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A cheap way to get the effects of shift (but not tilt) is to use a shorter focal length than required for your intended composition, and frame so that your subject is closer to side opposite of direction where you'd shift a real shift lens. You can then crop the image in post afterwards. The only differences from purely optical solution are:

  • you're losing some of resolution by cropping (but with a modern camera, you have lots to spare);
  • your depth of field will be somewhat deeper than same F-number would have given you at correct focal length (but typical shift applications do not seek for thin depth of field).

Here's an example of perspective correction with kit lens at 18mm:

perspective correction example

Here's an example of shooting a mirror without catching photographer's reflection in it, original image and its final crop (still having third of megapixels in original):

clear mirror, original image

Sigma 8-16mm at 8mm f/8

clear mirror, final crop

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The faking option, has been upgraded in CS6,and is much eaier now; you will find it in the blur menu. Check it out on Youtube

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Yes, you can use a view camera (like Olivo Barbieri) or a tilt-shift lens (like Vincent LaForet) to do tilt movements to create the miniature effect in-camera. You basically tilt up to decrease the FoV by reshaping the DoF so it's no longer perpendicular to the image plane.

But if you can't afford or don't want to use that type of gear, and are going to create the effect in post-processing, here are the things to keep in mind.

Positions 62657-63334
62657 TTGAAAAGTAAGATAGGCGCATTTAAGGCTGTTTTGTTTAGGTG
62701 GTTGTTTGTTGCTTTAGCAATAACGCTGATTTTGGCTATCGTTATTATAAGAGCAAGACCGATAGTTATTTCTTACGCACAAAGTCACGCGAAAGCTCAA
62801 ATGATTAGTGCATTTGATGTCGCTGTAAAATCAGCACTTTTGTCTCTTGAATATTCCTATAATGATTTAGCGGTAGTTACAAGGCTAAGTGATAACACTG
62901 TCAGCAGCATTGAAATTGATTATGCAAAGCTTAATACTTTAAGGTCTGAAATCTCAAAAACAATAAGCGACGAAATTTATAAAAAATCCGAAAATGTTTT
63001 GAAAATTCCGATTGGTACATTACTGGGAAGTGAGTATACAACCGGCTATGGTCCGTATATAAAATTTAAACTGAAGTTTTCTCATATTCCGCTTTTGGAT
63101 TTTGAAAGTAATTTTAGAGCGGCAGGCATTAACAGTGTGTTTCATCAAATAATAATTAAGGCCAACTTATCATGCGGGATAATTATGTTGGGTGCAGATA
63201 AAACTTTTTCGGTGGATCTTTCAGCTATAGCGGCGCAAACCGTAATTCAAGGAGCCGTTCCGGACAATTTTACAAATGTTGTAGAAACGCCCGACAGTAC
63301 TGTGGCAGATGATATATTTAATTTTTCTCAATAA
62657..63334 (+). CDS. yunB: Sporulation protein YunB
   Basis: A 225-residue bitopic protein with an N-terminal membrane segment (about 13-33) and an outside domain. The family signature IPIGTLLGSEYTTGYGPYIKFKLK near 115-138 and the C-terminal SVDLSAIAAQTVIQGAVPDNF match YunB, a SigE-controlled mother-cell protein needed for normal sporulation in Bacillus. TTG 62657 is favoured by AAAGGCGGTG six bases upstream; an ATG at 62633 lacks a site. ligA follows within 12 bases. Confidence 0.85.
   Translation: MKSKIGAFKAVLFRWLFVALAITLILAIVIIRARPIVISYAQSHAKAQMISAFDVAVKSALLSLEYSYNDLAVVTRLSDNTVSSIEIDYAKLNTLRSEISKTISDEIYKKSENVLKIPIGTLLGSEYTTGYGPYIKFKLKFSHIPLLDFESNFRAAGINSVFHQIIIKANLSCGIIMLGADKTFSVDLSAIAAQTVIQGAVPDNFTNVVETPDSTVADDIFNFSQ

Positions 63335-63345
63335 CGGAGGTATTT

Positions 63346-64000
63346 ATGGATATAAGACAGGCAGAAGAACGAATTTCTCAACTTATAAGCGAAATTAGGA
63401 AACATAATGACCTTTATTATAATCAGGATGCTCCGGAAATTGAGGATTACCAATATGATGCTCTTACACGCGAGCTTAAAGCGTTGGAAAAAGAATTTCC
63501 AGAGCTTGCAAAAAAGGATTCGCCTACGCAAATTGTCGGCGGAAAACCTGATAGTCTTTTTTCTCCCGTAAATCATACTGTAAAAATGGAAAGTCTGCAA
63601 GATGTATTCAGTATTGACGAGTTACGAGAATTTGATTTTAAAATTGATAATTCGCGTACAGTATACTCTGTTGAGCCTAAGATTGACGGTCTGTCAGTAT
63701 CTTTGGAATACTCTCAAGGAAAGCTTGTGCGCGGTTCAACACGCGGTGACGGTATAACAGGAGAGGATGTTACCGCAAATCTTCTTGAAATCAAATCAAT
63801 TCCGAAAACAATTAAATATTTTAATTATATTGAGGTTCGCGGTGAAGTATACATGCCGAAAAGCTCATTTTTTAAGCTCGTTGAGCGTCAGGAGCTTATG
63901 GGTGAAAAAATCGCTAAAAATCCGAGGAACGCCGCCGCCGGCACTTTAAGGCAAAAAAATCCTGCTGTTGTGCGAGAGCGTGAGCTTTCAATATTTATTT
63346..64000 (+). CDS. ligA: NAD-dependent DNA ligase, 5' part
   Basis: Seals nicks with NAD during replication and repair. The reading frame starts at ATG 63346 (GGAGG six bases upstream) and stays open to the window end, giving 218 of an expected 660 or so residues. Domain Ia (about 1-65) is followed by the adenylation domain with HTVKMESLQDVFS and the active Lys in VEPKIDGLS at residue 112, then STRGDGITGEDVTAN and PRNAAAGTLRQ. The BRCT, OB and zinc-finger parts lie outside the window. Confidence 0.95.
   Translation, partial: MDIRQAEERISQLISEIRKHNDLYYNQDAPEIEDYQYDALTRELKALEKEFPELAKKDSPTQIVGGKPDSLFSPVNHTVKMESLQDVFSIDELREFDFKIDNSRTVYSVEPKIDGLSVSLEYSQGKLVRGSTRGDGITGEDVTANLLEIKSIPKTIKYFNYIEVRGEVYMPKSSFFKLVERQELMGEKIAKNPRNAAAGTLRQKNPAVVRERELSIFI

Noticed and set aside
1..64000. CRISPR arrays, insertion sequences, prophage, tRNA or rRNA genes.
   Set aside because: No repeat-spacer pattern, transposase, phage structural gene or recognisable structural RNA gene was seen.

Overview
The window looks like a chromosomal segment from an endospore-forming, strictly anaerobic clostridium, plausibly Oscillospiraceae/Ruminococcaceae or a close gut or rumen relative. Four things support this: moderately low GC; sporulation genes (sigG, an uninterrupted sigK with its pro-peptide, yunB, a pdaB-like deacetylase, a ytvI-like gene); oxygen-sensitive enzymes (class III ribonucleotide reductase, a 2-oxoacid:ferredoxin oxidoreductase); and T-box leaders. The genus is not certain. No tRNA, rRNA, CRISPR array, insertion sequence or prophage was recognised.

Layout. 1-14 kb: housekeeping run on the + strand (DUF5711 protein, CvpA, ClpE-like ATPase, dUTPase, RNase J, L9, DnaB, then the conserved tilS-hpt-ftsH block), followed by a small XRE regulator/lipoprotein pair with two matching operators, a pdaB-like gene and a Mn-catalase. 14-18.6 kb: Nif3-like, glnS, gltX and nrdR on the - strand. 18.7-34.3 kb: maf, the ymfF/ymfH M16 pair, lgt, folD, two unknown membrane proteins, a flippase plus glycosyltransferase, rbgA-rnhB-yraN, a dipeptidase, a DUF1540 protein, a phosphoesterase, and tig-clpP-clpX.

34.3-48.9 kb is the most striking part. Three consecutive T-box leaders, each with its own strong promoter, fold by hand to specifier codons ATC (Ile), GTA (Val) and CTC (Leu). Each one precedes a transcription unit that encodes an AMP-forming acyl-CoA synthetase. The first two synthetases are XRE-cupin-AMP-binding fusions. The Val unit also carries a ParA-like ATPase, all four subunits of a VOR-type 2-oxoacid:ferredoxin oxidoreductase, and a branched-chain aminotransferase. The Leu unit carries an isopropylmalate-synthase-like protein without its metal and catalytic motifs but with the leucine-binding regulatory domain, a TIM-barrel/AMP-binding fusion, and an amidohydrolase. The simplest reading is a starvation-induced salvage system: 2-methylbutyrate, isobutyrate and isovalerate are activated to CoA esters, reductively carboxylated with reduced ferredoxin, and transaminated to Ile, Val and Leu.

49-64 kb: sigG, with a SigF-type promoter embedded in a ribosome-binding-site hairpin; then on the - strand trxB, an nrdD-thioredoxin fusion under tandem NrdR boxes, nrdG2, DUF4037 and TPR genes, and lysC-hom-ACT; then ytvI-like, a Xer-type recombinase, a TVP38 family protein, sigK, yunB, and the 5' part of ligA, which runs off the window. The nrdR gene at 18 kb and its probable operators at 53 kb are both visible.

1. Shoot from above. Remember you are faking looking down on some tiny little miniature thing. Folks rarely approach miniatures from eye level, they're usually looking down. So shooting from rooftops, airplanes, or any high-up vantage point is a great opportunity for the toy-miniature effect.

  2. Shoot a subject they make into figurines/toys. The effect tends to psychologically work better with objects that you'd recognize as a toy. Very few people have scale models of famous landscapes. A lot of people have played with a toy car in their lifetimes. Colorful objects will also help, since part of the basic technique is to boost saturation to make objects appear more toylike.

  3. Try to shoot so that depth of field follows top-to-bottom of the frame. This will make it easier to create a simple gradient mask for applying blur to look like the very thin depth of field that results from shooting at very close subject distances. If there's an exceptionally tall object in the scene (say a crane), you may have more complex post-processing to do than a simple gradient--you may have to rely on a depth map instead.

While the miniature effect is often called "tilt-shift" in online articles and tutorials, it's actually only mimicking tilting upwards. Tilting and shifting can actually be used for a variety of other tasks, the most common of which are extending DoF with the Scheimpflug principle with tilt or swing (side-to-side, not top-to-bottom tilt), and keystoning correction and changing the point of view with shift.